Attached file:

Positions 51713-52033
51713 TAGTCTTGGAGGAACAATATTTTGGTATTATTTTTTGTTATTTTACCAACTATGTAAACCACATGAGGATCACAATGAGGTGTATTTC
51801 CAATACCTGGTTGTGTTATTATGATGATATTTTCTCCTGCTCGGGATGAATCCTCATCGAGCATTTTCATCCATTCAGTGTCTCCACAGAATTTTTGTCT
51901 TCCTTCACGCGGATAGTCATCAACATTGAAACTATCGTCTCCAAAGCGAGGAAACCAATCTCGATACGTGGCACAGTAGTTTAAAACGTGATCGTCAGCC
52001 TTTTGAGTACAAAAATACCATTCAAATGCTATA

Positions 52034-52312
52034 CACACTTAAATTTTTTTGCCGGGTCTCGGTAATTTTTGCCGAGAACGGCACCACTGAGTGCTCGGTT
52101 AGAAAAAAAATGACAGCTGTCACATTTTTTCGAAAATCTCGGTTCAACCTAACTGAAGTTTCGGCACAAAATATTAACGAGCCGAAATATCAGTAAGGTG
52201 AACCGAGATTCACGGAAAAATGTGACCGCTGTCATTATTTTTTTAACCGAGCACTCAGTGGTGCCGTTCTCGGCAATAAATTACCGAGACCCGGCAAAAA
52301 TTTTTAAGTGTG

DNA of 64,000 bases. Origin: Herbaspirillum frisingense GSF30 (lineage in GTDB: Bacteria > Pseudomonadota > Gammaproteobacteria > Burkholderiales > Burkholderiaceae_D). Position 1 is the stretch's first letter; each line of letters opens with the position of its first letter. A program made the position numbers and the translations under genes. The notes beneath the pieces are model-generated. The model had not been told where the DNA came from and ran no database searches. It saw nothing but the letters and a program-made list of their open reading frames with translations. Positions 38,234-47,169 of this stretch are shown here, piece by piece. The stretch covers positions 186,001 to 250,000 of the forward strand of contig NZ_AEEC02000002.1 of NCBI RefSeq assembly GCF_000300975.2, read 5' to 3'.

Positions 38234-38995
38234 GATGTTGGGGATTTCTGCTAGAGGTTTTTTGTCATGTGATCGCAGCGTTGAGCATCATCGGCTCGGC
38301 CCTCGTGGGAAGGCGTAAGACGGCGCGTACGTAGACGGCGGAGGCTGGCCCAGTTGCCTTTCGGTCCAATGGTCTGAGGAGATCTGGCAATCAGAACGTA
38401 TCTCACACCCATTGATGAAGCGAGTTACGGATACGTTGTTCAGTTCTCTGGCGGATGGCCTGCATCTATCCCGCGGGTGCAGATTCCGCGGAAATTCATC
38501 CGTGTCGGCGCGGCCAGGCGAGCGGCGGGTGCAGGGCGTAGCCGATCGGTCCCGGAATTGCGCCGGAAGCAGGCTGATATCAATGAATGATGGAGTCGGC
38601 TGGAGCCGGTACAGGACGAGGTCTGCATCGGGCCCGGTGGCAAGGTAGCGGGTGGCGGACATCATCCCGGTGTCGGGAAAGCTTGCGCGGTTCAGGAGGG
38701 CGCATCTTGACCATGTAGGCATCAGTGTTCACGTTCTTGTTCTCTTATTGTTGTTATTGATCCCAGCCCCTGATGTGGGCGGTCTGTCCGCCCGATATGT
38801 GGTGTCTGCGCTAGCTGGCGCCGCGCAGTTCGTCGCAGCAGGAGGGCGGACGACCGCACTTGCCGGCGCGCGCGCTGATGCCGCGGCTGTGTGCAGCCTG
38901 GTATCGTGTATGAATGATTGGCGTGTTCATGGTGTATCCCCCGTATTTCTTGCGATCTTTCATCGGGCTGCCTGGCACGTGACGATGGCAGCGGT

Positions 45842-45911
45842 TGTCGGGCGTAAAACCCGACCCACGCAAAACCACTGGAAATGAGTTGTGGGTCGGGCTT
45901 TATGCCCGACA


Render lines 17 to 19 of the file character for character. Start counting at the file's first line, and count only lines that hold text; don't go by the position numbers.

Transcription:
38601 TGGAGCCGGTACAGGACGAGGTCTGCATCGGGCCCGGTGGCAAGGTAGCGGGTGGCGGACATCATCCCGGTGTCGGGAAAGCTTGCGCGGTTCAGGAGGG
38701 CGCATCTTGACCATGTAGGCATCAGTGTTCACGTTCTTGTTCTCTTATTGTTGTTATTGATCCCAGCCCCTGATGTGGGCGGTCTGTCCGCCCGATATGT
38801 GGTGTCTGCGCTAGCTGGCGCCGCGCAGTTCGTCGCAGCAGGAGGGCGGACGACCGCACTTGCCGGCGCGCGCGCTGATGCCGCGGCTGTGTGCAGCCTG